Mark Davis of Washington, DC, who created green jobs for low-income people

Photo by Jonathan Timmes

Davis started a small business called WDC Solar, which hires low-income people to install solar panels on private homes, including in low-income communities. His presence at the speech checks two boxes for the president.

First, Davis is a middle-class small business success story. The Obama administration has been touting its pro-small-business policies, including a bevy of small-business tax breaks, for Obama’s entire time in office.

But Davis also represents the precise private investment in alternative energy sources that the president has long predicted would become the case if a framework like the climate deal in Paris were put in place. Here is an example of one private enterprise that’s investing in, and making a profit from, alternative energy.

Cary Dixon of Huntington, West Virginia, who advocates for a solution to the opioid epidemic

Dixon, the parent of an adult child with a substance use disorder, appeared with the president at a community forum to advocate more comprehensive treatment programs for people with opioid addictions. She appears in the resident’s guest box as a champion of the push to reform the so-called "war on drugs," by shifting away from policing opioid possession toward treating dependence on the drugs as a sickness.

Obama is also hoping that by showcasing citizens like Dixon, he can convince detractors to support curtailing mandatory prison sentences for people who use the drugs.

Lydia Doza, originally from Anchorage, Alaska, who is an advocate for more women in STEM fields

Doza, an engineering undergraduate student who grew up in three native Alaskan tribes, represents more than one hardship overcome. She is a woman studying in a STEM (science, technology, engineering, and math) field largely dominated by men. STEM education has long been a centerpiece of the president’s education agenda, and he has made a point to highlight prominent women in science and engineering, including appointing a woman to lead the White House Office of Science and Technology Policy.

The White House found Doza through one of its native community outreach programs; Doza works with native youth to inspire more to pursue STEM fields.

Refaai Hamo of Troy, Michigan, who is a Syrian refugee

Perhaps the most plainly political of Michelle Obama’s guests, Ramo is one of a handful of Syrian refugees to resettle in the United States after Congress sought to block their arrival and more than two dozen governors refused to allow them in their respective states. It is a signal that the president is still committed to bringing in 10,000 additional refugees in the next year, even as immigration and terrorism continue to dominate the presidential campaign.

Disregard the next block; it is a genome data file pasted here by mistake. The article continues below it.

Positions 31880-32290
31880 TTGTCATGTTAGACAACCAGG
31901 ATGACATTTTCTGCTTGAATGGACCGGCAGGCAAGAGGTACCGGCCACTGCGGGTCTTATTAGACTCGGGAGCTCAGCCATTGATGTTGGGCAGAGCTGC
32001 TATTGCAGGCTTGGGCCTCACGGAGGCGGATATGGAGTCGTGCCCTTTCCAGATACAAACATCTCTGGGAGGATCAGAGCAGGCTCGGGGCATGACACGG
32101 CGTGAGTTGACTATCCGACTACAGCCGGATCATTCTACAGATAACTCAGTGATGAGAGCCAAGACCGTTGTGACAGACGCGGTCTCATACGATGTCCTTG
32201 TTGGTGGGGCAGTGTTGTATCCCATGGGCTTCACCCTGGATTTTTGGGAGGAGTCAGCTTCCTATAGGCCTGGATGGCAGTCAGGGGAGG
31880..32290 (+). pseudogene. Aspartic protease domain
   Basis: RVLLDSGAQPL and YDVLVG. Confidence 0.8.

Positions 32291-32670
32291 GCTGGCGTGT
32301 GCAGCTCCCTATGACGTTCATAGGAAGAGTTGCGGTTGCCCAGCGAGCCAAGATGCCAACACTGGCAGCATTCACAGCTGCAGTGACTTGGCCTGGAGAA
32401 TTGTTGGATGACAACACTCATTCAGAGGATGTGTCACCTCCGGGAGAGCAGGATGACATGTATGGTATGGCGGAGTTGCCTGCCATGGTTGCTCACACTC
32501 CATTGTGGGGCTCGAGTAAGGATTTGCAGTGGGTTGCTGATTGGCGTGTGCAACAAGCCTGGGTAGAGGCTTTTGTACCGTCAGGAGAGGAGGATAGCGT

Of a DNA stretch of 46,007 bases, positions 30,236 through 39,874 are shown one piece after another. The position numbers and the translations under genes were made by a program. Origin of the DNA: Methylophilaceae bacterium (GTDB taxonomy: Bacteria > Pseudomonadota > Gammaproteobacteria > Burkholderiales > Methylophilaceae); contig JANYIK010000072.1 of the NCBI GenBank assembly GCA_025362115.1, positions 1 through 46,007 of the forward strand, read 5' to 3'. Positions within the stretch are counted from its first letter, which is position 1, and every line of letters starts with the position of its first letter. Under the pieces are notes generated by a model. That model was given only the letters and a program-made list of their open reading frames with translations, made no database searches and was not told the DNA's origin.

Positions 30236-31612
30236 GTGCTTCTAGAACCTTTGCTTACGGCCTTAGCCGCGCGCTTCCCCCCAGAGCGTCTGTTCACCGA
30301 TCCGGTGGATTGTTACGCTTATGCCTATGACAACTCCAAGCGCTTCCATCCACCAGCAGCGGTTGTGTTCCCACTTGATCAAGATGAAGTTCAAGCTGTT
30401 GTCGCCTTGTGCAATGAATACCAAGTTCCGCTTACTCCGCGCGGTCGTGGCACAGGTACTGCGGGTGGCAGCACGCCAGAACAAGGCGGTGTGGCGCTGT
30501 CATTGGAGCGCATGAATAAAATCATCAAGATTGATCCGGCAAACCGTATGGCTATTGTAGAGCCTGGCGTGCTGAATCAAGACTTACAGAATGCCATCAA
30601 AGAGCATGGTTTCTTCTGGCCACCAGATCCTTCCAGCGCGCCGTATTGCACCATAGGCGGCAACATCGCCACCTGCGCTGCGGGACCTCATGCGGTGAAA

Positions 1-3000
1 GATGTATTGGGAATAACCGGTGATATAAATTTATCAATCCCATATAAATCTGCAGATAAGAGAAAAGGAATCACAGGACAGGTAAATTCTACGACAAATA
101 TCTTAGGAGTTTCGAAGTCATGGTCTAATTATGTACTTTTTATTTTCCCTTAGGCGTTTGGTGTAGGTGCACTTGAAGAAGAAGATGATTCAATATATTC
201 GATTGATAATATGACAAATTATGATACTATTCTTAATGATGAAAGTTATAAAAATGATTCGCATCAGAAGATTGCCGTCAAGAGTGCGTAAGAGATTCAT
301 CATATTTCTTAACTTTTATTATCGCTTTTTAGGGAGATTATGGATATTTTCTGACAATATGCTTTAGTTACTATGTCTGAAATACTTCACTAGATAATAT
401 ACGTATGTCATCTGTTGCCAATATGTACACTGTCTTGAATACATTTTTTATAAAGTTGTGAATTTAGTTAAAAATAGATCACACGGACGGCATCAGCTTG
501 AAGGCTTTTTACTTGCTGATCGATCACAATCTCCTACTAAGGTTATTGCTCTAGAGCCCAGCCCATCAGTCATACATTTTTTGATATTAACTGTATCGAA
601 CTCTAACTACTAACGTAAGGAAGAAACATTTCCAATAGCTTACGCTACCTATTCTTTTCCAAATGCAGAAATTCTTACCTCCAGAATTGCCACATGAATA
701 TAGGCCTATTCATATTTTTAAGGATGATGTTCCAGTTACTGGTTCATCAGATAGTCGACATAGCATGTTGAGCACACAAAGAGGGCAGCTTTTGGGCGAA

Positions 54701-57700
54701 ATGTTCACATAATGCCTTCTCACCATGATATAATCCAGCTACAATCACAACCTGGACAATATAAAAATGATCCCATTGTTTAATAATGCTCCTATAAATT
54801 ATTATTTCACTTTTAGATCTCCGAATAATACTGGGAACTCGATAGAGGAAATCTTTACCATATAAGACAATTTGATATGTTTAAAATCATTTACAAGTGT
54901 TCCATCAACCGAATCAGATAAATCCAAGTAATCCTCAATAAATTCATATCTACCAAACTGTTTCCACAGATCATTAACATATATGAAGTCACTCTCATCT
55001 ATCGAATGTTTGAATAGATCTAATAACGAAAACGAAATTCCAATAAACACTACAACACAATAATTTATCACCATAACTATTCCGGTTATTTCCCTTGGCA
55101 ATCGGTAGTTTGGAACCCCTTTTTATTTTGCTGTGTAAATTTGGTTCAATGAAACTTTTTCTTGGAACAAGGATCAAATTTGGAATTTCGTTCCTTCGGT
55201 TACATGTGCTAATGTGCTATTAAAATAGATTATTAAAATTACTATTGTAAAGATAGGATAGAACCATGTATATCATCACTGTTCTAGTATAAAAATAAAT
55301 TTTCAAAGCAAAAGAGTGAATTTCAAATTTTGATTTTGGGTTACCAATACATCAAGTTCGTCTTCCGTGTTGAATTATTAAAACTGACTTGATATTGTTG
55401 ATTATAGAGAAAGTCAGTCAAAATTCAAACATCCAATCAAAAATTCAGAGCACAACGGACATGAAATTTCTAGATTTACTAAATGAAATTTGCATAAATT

Lisa Jaster of Houston, Texas, part of the first class of women to graduate from the Army's elite Ranger School

Jaster is one of the president’s guests whose invitation stems plainly from her immense talent. Part of the first Ranger School class to admit women, she became the third woman to graduate, helping break down a gender disparity that has long dogged the military. On the heels of her admission into elite military leadership ranks, the Obama administration opened all combat roles in the military to women.

Mayor Mark Luttrell of Shelby County, Tennessee, which has become a model for rehabilitation of former inmates

Obama has strategically picked guests that demonstrate the bipartisan appeal of criminal justice reform, and Luttrell is yet another example. A Republican mayor from a southern state, Luttrell has nevertheless molded his city into a model for reform: The city’s courts funnel individuals with mental health and substance use issues into treatment programs, and people reentering community are provided resources to reduce the chance they will return to prison.

Gov. Dannel P. Malloy of Connecticut, who led the "Second Chance Society" for former nonviolent offenders

Governor Dan Malloy Getty Images

The bromance between President Obama and Dan Malloy stretches back far beyond the governor’s invite to the State of the Union. The governor, now in his second term, has pursued many of the president’s liberal policy proposals that are untenable on a national level.

He pushed a package of gun restrictions in the wake of the Newtown shooting that some at the time called the toughest in the nation. In 2014, he became the first governor to sign a law raising the minimum wage to $10.10 an hour, heeding the president’s call. And over his two terms, he has signed some of the most far-reaching criminal justice legislation in the country, including measures to legalize marijuana, eliminate mandatory minimum sentences, and divert juveniles from the criminal justice system.

Braeden Mannering of Bear, Delaware, a volunteer with the first lady’s "Let’s Move!" campaign

Inspired by the first lady’s Let’s Move! Campaign to promote exercise and healthy eating, 12-year-old Mannering started a program called Brae’s Brown Bags to deliver healthy food in brown bags to homeless and low-income people who otherwise wouldn’t have access to it.

Satya Nadella of Bellevue, Washington, CEO of Microsoft and an education advocate

Microsoft Nadella Getty Images

Nadella’s invite is meant to commemorate his company’s commitment to computer science education, which he bolstered through a $75 million commitment in September. But Nadella, who was born in India, also helps illustrate the benefits of a more open immigration policy — one the president pushed hard to reform early in his second term.

Jim Obergefell of Cincinnati, Ohio, the plaintiff in the Supreme Court case that legalized same-sex marriage nationwide